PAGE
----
>> Also, he seems to have reached libertarianism by an independent route.
>>My guess is that he didn't know what a libertarian was when he wrote
>>VOYAGE.
>
>> I believe that. VOYAGE is based quite clearly on one and one only piece
>> of libertarian writing: Russell's '...And then there were none.'
>> Otherwise, it's Hogan's own vision.

(JamesPHogan)
Eric Frank Russell's "And Then There Were None" was a major influence on VOYAGE--no question. A number of readers have spotted that. And yes, it is probably true to say that when I wrote VOYAGE, I pretty much didn't know who the Libertarians were.

>I've wondered, though I don't have any proof - & though it must sound
>heretical to many libertarians - if there are Marxist roots behind VOYAGE.
>If you think about it (& if you've actually read Marx) a lot of what he
>describes going on in Chironian society sounds like the second or higher
>phase of communism.
>First, there is no state. Second, there is material abundance guaranteed
>by high technology. Third, each can take according to their need (or even
>wish). There is no money-based economy. Fourth, the large-scale
>"instruments of production" could be described as collectively owned -
>where that is not understood as equivalent to state-owned. Fifth, people
>are free & autonomous, able to pursue their own goals & ambitions without
>worrying about material necessities. Sixth, though people are not made to
>work, they do so because they find the work & the recognition they get
>from it intrinsically satisfying - rather than for a paycheck. Religion,
>of course, has nearly disappeared because the needs to which it answered
>are satisfied in other ways.
>I think it's a rather striking set of parallels, but I've never had the
>chance to ask Hogan if there was anything more to it than coincidence.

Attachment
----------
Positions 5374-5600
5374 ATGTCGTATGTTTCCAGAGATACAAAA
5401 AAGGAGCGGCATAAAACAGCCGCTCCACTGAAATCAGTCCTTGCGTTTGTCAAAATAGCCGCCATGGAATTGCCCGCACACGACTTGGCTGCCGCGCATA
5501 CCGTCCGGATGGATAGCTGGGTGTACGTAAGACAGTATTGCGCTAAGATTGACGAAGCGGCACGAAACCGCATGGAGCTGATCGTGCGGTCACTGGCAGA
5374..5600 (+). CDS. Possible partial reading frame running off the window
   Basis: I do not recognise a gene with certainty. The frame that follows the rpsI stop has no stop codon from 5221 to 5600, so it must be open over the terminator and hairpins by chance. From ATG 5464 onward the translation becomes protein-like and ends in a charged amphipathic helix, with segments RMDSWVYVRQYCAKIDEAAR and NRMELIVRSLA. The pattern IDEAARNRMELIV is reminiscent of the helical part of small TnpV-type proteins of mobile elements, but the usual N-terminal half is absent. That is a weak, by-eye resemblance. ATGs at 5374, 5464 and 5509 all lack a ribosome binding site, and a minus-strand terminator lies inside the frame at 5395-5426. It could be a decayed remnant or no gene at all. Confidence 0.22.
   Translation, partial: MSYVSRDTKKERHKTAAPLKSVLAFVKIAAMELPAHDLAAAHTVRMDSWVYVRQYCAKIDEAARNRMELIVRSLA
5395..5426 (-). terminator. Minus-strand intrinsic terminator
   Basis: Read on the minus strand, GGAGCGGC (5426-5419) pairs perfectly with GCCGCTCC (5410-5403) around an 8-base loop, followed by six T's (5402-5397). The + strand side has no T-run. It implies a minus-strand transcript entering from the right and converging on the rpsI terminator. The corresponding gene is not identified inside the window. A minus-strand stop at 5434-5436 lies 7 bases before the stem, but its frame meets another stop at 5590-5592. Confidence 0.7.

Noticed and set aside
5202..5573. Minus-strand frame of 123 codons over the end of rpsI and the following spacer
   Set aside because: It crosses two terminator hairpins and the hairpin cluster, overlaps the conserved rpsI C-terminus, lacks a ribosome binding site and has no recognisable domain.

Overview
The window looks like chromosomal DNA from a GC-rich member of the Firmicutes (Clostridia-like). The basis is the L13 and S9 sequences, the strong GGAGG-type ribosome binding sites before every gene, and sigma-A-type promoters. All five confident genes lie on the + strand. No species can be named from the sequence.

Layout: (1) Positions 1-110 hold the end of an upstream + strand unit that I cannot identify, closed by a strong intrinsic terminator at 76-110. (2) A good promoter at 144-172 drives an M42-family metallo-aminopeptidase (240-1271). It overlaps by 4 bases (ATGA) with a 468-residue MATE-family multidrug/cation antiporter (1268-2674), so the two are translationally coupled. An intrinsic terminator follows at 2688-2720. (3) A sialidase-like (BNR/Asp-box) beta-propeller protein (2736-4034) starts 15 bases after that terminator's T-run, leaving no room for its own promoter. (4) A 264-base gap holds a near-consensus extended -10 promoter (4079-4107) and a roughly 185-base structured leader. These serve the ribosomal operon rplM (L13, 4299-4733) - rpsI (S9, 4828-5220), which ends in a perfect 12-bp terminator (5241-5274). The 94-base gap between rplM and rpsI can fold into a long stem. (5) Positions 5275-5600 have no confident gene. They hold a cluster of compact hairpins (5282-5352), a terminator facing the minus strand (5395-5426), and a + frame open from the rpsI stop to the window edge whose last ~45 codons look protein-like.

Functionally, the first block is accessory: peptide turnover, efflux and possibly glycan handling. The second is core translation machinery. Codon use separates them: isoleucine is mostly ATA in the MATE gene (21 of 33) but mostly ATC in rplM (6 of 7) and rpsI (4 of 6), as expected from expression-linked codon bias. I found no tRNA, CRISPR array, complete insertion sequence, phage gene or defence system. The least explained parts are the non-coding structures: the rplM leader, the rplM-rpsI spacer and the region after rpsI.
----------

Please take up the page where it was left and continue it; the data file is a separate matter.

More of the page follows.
(JamesPHogan)
Well, certainly there's no denying that these are amazingly striking parallels. At the time I wrote VOYAGE I hadn't read anything about Marx, so they are coincidental. I guess, then, it must make me a Marxist. But then I've probably always been more of a socialist in favoring a society that collectively takes care of its sick, elderly, needy, educates its children, and so forth, much in the way an extended family accepts its obligations. Nobody, however, really disagrees with such goals. The disagreement is over whether it can best be achieved through state coercion or unrestricted private enterprise. I have a feeling that this isn't a realistic alternative, since any excess of one provokes a resurgence of the other. Such swinging back and forth is a characteristic of systems that offer only a choice between two opposites. (Pendulums are moving at their fastest and impossibly to stop just at the mid point where you'd want them.) The traditional answer, as seen in the structure of political systems that have lasted, has been the division of power among three "houses" (Representatives, Senate, Executive; Parliament, Lords, Crown; Army, KGB, Party) so that when any leg of the tripod grows too long, the other two will combine against it. (Interesting that the triangle is also an inherently stable mechanical structure.)

The only point on which I'd change from when I wrote VOYAGE, and it appears where take issue with Marx, is that I have more time for religion than was the case then. Perhaps that side to our being needs to form the basis of that third side to the triangle that seems to be lacking.